The next day, January 25, John went to the Dental department at EWMSC where she was given antibiotics and painkillers and sent home.

“That was it, just tablets and home. Saturday now, I looked at her and said ‘Nessie, your face not looking right’, because it was starting to swell, but she had just started taking the medication, so...

“The next day, I was outside washing when Nessie came running and pointing at her throat. I asked her what happen, you can’t breathe? She shook her head saying no. We rushed back to the Arima hospital and they asked her what she was doing there.

“They were upset because they (the medical personnel) said she was supposed to be warded and treated, not sent home,” James said. At the Arima hospital, John was treated as an emergency case and sent back to EWMSC in an ambulance at about 9 am, that Sunday. At Mt Hope, she was placed on a bed with an oxygen mask over her mouth and nose. That was the extent of her treatment during the day, James said.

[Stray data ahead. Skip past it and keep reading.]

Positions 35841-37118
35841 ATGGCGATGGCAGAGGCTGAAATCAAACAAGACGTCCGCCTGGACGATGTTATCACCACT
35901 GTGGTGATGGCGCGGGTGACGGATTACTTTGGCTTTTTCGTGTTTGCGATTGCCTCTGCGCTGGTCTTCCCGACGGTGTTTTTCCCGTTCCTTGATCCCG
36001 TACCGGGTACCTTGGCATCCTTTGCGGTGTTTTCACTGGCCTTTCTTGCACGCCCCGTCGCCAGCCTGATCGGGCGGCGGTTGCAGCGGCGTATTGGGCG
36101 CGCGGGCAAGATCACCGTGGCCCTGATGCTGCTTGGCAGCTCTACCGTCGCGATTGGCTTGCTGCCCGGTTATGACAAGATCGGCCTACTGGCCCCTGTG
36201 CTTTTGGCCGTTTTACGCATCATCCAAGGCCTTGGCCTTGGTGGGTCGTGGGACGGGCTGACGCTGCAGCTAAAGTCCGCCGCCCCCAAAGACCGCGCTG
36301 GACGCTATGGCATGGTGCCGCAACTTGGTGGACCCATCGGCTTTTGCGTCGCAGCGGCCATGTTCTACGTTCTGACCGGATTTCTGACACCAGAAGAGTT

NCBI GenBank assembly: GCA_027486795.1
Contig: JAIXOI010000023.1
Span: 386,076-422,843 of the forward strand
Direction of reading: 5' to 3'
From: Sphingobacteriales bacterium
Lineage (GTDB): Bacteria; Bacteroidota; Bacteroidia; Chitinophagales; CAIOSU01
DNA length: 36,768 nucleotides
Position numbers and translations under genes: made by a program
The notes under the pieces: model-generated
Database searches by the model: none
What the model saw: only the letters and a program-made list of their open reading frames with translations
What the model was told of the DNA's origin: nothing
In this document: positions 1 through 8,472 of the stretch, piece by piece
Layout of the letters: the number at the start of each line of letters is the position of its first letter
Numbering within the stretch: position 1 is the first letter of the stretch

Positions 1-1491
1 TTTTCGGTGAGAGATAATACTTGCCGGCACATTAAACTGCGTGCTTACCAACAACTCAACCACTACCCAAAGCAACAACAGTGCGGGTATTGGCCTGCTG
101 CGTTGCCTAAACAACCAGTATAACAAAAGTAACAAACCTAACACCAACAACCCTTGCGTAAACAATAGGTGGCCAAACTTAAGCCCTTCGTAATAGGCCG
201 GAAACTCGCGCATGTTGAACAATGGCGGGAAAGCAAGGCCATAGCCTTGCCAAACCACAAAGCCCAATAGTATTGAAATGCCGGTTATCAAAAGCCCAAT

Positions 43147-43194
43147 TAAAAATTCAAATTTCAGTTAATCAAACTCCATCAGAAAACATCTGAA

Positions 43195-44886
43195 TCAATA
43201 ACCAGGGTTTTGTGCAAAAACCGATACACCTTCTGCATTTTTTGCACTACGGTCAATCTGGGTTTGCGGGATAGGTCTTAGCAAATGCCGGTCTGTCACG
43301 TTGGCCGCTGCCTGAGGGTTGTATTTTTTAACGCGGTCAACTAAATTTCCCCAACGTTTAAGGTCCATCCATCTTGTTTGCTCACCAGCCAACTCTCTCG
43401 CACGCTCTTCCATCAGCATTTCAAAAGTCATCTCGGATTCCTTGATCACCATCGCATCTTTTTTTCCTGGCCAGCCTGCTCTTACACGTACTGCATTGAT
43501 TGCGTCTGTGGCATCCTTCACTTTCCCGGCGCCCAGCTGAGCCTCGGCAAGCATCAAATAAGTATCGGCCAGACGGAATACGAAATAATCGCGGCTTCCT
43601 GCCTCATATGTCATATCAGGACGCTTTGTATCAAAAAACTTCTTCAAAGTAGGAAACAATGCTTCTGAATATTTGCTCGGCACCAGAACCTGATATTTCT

“About half past seven that night me and her brother, Chieftan, said we would go home because we hadn’t eaten or bathed for the day. I told her (John) to give her phone to the nurse and she would call us if it was anything.

“The next morning (Monday morning) I got a call from her boyfriend saying that Nessie crash, that her heart stopped. We just rushed to the hospital and when we got there we couldn’t tell that it was Nessie. Her brother asked me, ‘Mummy, that is Nessie?’ Her face was swollen and her tongue was hanging out of her mouth, her eyes were bulging. They told us it took ten minutes before they could revive her. She suffered brain damage,” James said.

James claimed that while the family was at the hospital not much was done to help her daughter even though she was in a critical state. She said the family was told that a specialist was to see John. This specialist did not arrive until 11.45 am, said James.